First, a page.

My Dear Govinda:

Wow, was it ever a busy summer! I didn’t even remember to stay alert for stories to tell here. I haven’t gotten much writing of any sort done. But…

I remember mentioning a few posts back that I was going to be doing some spiritual work, trying to develop a discipline of mindfulness, learning to live more fully in the moment. I don’t think that I have made much progress in that direction; I know that I haven’t even started to read about mindfulness, because I have been distracted by trying, first, to get my mind around Buddhism! (The spiritual writers/teachers who are most concerned with mindfulness are Buddhist monks.)

But in the mean time, I have found my own meditation and prayer practice deepening and bearing fruit, and I have found my life showing me, in very pointed ways, just where I need to change my spiritual self. I got embroiled in some very wordy disputes, reminding myself that I am still capable of destructive anger, and that words are truly of little real use; only in story-telling and poetry can words actually convey wisdom, actually serve us. No one really listens to those with whom they aren’t already in agreement, and the best-written arguments seldom convince anyone.

Here are some more words on this subject that can be found in the closing pages of Siddhartha, a story by Hermann Hesse that I read this summer: Look, my dear Govinda, this is one of my thoughts, which I have found: wisdom cannot be passed on. Wisdom which a wise man tries to pass on to someone always sounds like foolishness….Knowledge can be conveyed, but not wisdom. It can be found, it can be lived, it is possible to be carried by it, miracles can be performed with it, but it cannot be expressed in words and taught.

Isn’t it ironic, that here are wise words proclaiming that words cannot convey wisdom? Yet, these words were spoken by a character in a story, and were a summation of his lifelong experience; it’s not Siddhartha’s spoken words that made an impression on me, but the experience I shared with him through the story, which helped me make sense of my own experience.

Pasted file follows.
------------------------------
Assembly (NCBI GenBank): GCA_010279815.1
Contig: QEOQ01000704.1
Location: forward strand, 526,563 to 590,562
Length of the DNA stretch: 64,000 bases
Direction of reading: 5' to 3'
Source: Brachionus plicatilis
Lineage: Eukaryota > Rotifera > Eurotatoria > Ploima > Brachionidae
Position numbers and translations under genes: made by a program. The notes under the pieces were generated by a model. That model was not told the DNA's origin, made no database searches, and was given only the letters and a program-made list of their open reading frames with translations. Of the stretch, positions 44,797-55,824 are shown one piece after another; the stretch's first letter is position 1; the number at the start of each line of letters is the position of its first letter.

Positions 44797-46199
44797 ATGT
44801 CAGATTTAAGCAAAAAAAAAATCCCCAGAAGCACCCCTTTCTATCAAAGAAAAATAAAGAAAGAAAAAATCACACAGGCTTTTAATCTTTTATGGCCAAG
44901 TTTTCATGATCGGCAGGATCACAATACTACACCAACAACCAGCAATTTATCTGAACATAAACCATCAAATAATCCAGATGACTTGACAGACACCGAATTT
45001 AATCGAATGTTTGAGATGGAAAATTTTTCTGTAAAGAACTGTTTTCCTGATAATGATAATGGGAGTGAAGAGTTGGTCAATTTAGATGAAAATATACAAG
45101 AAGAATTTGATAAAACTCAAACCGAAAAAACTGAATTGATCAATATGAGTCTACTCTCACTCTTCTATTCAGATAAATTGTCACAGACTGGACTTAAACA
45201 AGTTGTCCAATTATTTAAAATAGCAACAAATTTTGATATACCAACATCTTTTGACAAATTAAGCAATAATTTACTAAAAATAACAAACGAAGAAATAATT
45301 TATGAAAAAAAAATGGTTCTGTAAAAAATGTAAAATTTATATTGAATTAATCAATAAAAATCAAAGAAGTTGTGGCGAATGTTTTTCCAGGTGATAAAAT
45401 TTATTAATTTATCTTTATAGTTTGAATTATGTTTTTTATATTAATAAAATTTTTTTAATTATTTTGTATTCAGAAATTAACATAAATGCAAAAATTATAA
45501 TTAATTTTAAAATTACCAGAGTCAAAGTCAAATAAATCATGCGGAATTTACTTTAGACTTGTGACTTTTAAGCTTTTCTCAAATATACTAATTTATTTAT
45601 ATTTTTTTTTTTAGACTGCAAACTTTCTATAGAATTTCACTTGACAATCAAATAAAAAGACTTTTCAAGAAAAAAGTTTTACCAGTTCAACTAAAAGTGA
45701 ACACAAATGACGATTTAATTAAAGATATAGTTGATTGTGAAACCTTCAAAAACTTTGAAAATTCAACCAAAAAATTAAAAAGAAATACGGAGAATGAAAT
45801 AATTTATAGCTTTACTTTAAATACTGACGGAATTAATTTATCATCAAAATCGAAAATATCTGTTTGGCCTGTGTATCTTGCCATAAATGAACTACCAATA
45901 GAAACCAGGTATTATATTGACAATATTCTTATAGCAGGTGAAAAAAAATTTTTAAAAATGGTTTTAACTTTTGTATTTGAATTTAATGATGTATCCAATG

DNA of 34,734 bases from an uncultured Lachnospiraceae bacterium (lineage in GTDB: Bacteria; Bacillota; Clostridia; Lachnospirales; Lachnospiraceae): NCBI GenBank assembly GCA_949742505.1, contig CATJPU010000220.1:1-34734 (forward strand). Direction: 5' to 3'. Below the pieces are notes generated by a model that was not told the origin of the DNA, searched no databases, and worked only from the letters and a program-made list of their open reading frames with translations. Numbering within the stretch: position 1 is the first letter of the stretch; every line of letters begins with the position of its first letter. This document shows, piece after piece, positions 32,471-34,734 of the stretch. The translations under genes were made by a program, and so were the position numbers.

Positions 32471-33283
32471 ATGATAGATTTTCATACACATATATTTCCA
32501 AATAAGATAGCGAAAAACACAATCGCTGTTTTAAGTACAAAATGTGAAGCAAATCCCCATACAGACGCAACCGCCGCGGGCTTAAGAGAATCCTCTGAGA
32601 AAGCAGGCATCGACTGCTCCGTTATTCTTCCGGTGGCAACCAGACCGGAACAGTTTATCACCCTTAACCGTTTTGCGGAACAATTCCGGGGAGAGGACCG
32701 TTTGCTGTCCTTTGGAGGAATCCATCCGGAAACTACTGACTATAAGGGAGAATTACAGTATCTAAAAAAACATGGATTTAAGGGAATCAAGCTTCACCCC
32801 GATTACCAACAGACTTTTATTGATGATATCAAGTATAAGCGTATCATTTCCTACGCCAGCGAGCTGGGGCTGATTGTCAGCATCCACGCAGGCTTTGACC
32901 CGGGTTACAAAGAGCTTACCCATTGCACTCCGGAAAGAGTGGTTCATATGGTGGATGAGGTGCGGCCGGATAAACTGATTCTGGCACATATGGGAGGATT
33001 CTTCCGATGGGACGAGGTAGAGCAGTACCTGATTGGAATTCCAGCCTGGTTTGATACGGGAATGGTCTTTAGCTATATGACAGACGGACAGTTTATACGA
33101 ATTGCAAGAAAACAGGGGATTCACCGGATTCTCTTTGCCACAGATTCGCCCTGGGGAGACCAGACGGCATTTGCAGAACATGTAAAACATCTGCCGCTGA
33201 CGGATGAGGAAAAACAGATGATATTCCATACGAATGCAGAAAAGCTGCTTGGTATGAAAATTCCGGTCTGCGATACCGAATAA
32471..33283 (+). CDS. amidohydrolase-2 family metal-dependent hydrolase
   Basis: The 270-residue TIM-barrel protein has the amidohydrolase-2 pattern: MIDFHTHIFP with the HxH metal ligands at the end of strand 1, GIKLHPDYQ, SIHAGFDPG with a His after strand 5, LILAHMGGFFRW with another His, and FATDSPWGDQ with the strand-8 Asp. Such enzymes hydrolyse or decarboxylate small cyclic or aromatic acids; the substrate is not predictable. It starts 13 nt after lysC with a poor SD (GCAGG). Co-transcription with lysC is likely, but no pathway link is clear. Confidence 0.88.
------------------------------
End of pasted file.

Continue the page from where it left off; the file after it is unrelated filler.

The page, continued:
Convinced? I doubt it — not unless you already had learned this from experience, and were only waiting for someone to draw your attention to it.

So, one of the things I have been learning while I have been silent, is humility, sufficient humility to remain silent so life may speak, to me and to others.

I remember, back when I started this blog my intention was to primarily write stories, not expositions. I am recommitting to that lost intention. At that time, my intention was to write only nonfiction here, but now I think not. All good stories lead us to contemplate experience, and grow in wisdom, and so, I will add fiction to the mix.

In a day or three, I will post a short-short story that I wrote a few years ago at a writing workshop. It was written in the ninety minutes allotted, in response to this writing prompt: write a short piece of fiction about the 9-11 attacks. I would welcome any writing prompts that you might care to send me, and will try to respond in a few days with a short or short-short story.

As always, this blog, like life itself, is all about love.

2 responses to “My Dear Govinda:

  1. siddhartha…a great reference …also an amazing piece of work….it was a very important piece of the puzzle for my path of discovery inward…mindfulness…buddhism…all just labels…limitations….for the beauty of self discovery….the truth is….look within…with the utmost of objectivity…and you will experience just what it is you are looking for… do an experiment on yourself…become third person and just observe…well yourself…i enjoyed reading your blog…keep it going my friend.

  2. You’re right, Paul, wisdom can’t be passed in words, but we can always hope that, clinging close to a person we recognize as wiser than ourself and praying fervently to be made more like her (or him), foolishness will fall away from us and wisdom will grow in us. If only we could be single-minded in our desire for wisdom! But of course, if we find ourselves hopelessly unable to make ourselves single-minded (as we all do), we need only ask for help; our Helper is closer to us, the wise tell us, than our own jugular vein. Or so my experience suggests.

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